"Chris Leak will flourish in this offense because he's a good football player," said Meyer. "He's going to do things he can do well and we're going to do things he can do well. It's not this offense. Chris Leak is a good football player."

Questioned further about Leak running the option, Meyer said, "I could run the option. You run down and you pitch off the end man at the line of scrimmage. If the end comes to you, you pitch it. If he doesn't you duck up and run."

Because he's been a pocket passer all his life, there are questions can Leak take the hits he will have to take running the option. Meyer discounted any thoughts that Leak wouldn't be able to take it.

"No question he's tough enough," said Meyer. "You could challenge his size. He's not big but he's thick, a real strong guy but not a 6-4, 225-pound guy … but he is tough enough. That's unchallenged."

MEYER DISCUSSES DESHAWN WYNN: It was reported on Terry Bowden's radio show in Orlando Monday that Wynn would be suspended for game one. Meyer was asked if it is true after Monday afternoon's practice.

"He had to deal with some issues when I first got here," Meyer answered. "We're handling a lot of things within the team. I'm not sure where that is coming from but at the appropriate time we'll discuss it."

MEYER LIKES KESTAHN MOORE: True freshman running back Kestahn Moore got a chance in the afternoon session to show that he can both run and catch the football.

Meyer said, "Kestahn Moore is showing signs that there's a good chance he'll play this year if he can handle the contact."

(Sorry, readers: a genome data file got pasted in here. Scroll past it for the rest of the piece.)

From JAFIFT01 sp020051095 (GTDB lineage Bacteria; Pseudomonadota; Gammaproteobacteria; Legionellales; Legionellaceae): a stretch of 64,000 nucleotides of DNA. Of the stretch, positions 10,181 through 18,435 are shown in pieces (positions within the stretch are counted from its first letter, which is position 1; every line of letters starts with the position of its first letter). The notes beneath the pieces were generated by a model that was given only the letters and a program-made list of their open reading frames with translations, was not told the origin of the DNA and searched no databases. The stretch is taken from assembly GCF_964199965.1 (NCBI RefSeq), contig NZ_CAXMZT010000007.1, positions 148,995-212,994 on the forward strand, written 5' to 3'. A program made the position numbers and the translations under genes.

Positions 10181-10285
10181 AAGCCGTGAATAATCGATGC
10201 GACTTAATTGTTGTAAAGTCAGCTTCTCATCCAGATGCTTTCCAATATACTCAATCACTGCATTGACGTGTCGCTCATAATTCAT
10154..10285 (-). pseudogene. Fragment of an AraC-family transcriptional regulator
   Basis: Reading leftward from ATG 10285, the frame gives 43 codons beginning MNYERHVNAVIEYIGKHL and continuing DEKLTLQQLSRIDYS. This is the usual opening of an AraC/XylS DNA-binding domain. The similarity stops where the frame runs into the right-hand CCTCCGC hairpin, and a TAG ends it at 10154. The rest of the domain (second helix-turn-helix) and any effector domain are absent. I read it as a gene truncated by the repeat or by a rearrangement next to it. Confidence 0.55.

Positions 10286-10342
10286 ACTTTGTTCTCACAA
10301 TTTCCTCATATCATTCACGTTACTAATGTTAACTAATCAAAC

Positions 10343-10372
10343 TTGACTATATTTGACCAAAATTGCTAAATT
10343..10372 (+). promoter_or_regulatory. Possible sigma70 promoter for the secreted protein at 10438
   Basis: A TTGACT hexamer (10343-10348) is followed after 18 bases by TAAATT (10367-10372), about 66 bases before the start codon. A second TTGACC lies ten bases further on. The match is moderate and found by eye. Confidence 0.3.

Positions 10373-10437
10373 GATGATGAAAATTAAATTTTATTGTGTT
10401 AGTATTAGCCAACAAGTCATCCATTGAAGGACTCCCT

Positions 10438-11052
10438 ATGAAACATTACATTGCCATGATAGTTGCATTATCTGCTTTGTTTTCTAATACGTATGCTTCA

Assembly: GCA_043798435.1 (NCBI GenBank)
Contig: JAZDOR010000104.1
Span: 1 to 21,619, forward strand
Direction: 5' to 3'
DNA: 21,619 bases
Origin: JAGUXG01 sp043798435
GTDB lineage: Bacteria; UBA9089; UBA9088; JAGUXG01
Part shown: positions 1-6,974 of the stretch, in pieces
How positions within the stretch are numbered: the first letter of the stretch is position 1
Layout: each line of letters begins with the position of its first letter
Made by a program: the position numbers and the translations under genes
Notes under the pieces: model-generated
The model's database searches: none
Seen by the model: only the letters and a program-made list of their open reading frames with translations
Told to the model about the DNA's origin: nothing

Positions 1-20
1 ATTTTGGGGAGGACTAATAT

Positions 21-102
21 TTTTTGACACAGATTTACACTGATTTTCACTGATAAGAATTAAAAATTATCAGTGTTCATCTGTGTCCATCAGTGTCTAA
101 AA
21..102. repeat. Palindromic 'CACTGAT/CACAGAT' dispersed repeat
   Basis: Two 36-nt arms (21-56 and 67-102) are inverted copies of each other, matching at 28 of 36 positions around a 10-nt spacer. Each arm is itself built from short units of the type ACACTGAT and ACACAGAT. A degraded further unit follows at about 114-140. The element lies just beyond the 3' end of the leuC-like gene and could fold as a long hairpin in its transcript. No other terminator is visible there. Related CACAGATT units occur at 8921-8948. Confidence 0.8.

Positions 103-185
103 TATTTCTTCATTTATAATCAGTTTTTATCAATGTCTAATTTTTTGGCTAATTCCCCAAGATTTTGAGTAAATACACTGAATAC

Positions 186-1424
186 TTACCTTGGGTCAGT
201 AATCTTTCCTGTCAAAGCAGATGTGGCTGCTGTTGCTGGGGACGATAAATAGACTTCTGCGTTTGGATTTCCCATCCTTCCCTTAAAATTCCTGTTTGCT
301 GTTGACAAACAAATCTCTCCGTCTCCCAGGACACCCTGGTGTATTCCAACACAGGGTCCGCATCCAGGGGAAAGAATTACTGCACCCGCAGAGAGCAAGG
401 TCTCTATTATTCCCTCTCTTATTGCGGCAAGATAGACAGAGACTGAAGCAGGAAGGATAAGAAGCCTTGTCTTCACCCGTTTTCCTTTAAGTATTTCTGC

Moore said that he has no doubts that he can run, catch and block. His only problems at this point are absorbing everything that's been thrown at him so far.

"In high school you get the ball and you just run with it," said Moore, listed at 5-10, 205. "Here you have to know the defense so it becomes easy for you to run. You have to know the offsets, the threats and the blitzes before they even come so you know what you're supposed to do before the play's even snapped. You have to know your job before the quarterback says hut."

At Mansfield Summit High School in Arlington, Texas, Moore averaged nearly 10 yards per carry out of a wing-T offense that also made him a primary threat as a pass catcher. It was the offense that Meyer runs that first got his attention and it is the main reason he became a Gator.

"I like this offense," he said. "I watched Coach Urban run it at Utah and I really liked it a lot. Actually, I really loved it so much that it's the reason I came here to Florida. It's a good offense for my abilities because of catching and running. Here you get a chance to catch, run and block so you can use all your abilities. This offense is a running back's dream."

He is behind veterans Markus Manson, Skyler Thornton and Deshawn Wynn on the depth chart because he's a newcomer but also because he doesn't yet know the offense well enough. To make up ground on his competitors for the tailback position, Moore says he can't get enough of the film room.

"I'm learning to read and react to what I'm seeing," he said. "That means I spend a lot of time … as much as I can in the film room. Being a freshman, I'm in there as much as I can. I wake up and I go in there and whenever I can, I'm studying the playbook."

The other battle he's having is with the humidity. Florida and Texas are comparable when it comes to heat, but when it comes to humidity, Moore says Florida is the winner there, hands down.

"Heatwise, it can be just about the same, but the humidity is way different here in Florida," he said. "It can be 98 in Texas and only 85 here, but the 85 here is with 85 percent humidity, so it makes Florida hotter … a lot hotter!"